Skip to main content Accessibility help
×
Home
Hostname: page-component-5959bf8d4d-kpqxq Total loading time: 0.654 Render date: 2022-12-10T00:14:03.661Z Has data issue: true Feature Flags: { "useRatesEcommerce": false } hasContentIssue true

Molecular epidemiology of a familial cluster of SARS-CoV-2 infection during lockdown period in Sant Kabir Nagar, Uttar Pradesh, India

Published online by Cambridge University Press:  25 August 2021

Kamran Zaman
Affiliation:
ICMR-Regional Medical Research Centre, Gorakhpur, Uttar Pradesh, India
Prem Shankar
Affiliation:
ICMR-Regional Medical Research Centre, Gorakhpur, Uttar Pradesh, India
Pragya D. Yadav
Affiliation:
ICMR-National Institute of Virology, Pune, Maharashtra, India
Dimpal A. Nyayanit
Affiliation:
ICMR-National Institute of Virology, Pune, Maharashtra, India
Sthita Pragnya Behera
Affiliation:
ICMR-Regional Medical Research Centre, Gorakhpur, Uttar Pradesh, India
Pooja Bhardwaj
Affiliation:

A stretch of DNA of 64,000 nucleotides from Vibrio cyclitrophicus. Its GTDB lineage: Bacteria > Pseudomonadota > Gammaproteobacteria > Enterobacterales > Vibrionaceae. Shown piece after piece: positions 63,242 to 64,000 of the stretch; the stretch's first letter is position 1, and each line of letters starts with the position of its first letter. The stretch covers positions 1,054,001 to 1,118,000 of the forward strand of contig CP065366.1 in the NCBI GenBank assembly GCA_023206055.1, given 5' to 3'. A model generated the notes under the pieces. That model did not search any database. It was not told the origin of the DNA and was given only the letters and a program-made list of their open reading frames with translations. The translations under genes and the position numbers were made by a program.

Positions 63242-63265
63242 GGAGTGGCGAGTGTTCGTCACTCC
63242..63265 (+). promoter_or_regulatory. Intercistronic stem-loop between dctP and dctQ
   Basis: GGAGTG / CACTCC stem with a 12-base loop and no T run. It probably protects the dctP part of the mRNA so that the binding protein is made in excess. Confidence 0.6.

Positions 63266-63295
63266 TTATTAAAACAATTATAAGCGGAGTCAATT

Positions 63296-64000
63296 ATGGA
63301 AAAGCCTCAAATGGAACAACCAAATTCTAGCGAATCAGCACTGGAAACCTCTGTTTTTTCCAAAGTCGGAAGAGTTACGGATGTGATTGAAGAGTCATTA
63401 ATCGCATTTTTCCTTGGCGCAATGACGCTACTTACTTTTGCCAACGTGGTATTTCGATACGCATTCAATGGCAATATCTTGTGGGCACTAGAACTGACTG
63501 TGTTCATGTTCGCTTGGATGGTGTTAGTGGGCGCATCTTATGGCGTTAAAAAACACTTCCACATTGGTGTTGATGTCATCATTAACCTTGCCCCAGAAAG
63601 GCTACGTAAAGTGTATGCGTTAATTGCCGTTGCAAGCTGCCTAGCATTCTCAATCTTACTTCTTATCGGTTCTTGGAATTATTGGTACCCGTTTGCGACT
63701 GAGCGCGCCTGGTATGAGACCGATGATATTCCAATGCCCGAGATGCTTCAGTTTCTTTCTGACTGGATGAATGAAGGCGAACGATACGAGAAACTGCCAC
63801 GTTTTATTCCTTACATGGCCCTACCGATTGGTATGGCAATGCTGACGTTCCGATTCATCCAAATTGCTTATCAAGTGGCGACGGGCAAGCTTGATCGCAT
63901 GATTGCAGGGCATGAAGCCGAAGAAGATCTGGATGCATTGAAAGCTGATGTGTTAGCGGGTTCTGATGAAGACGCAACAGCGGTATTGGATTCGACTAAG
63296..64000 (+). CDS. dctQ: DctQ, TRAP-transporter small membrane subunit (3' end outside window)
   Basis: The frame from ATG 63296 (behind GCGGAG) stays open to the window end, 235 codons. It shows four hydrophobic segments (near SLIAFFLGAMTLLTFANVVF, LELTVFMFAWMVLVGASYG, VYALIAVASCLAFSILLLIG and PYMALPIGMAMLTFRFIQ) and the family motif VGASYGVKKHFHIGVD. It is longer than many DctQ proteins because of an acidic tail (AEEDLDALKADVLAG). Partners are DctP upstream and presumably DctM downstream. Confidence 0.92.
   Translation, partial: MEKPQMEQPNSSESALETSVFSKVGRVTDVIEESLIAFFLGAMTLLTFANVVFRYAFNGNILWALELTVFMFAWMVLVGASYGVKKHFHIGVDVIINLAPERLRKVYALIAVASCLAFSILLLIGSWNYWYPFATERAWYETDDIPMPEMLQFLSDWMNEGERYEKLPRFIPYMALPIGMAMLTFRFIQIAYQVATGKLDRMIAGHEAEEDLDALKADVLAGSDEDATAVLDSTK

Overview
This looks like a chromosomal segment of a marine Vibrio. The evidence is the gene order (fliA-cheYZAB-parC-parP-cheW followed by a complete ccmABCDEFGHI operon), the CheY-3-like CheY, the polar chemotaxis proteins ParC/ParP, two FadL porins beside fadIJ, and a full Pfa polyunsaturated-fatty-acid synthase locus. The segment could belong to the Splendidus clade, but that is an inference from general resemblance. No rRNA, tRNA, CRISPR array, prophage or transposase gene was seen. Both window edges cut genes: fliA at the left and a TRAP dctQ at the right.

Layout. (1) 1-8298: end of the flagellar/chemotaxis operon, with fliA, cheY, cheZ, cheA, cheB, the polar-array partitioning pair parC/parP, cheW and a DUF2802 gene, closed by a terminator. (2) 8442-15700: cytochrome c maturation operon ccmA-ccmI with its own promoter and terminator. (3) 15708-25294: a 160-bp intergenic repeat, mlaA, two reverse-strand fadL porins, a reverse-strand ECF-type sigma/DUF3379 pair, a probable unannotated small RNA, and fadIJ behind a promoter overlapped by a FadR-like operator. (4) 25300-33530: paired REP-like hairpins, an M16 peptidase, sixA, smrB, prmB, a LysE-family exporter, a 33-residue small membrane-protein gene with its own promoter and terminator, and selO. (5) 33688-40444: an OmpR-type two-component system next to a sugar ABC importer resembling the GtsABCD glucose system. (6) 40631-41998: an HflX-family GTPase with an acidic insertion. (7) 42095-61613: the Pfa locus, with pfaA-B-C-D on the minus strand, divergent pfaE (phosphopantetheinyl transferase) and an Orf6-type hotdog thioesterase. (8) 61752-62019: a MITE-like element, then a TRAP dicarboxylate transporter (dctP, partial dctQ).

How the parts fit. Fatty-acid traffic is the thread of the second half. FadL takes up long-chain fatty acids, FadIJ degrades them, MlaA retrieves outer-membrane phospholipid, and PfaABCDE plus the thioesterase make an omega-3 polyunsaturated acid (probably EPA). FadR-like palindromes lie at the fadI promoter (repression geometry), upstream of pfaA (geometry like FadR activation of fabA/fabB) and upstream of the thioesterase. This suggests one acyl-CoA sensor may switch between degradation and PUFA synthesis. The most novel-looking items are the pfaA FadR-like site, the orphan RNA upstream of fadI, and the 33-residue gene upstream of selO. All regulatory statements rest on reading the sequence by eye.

ICMR-Regional Medical Research Centre, Gorakhpur, Uttar Pradesh, India
Anita Shete
Affiliation:
ICMR-National Institute of Virology, Pune, Maharashtra, India
Triparna Majumdar
Affiliation:
ICMR-National Institute of Virology, Pune, Maharashtra, India
Rajaram Yadav
Affiliation:
ICMR-Regional Medical Research Centre, Gorakhpur, Uttar Pradesh, India
Savita Patil
Affiliation:
ICMR-National Institute of Virology, Pune, Maharashtra, India
Hirawati Deval
Affiliation:
ICMR-Regional Medical Research Centre, Gorakhpur, Uttar Pradesh, India
Gaurav Raj Dwivedi
Affiliation:
ICMR-Regional Medical Research Centre, Gorakhpur, Uttar Pradesh, India
Ashok K. Pandey
Affiliation:
ICMR-Regional Medical Research Centre, Gorakhpur, Uttar Pradesh, India
Rajeev Singh
Affiliation:
ICMR-Regional Medical Research Centre, Gorakhpur, Uttar Pradesh, India
Brij R. Misra
Affiliation:
ICMR-Regional Medical Research Centre, Gorakhpur, Uttar Pradesh, India
Niraj Kumar
Affiliation:
ICMR-Regional Medical Research Centre, Gorakhpur, Uttar Pradesh, India
Kaushik Kumar
Affiliation:
ICMR-Regional Medical Research Centre, Gorakhpur, Uttar Pradesh, India
Priyanka Yadav
Affiliation:
ICMR-Regional Medical Research Centre, Gorakhpur, Uttar Pradesh, India
Girijesh Kumar Yadav
Affiliation:
ICMR-Regional Medical Research Centre, Gorakhpur, Uttar Pradesh, India
Manoj Kumar
Affiliation:
ICMR-Regional Medical Research Centre, Gorakhpur, Uttar Pradesh, India
Kamlesh Kumar Sah
Affiliation:
ICMR-Regional Medical Research Centre, Gorakhpur, Uttar Pradesh, India
Ravi Shankar Singh
Affiliation:
ICMR-Regional Medical Research Centre, Gorakhpur, Uttar Pradesh, India
Sanjeev Kumar
Affiliation:
ICMR-Regional Medical Research Centre, Gorakhpur, Uttar Pradesh, India
Asif Kavathekar
Affiliation: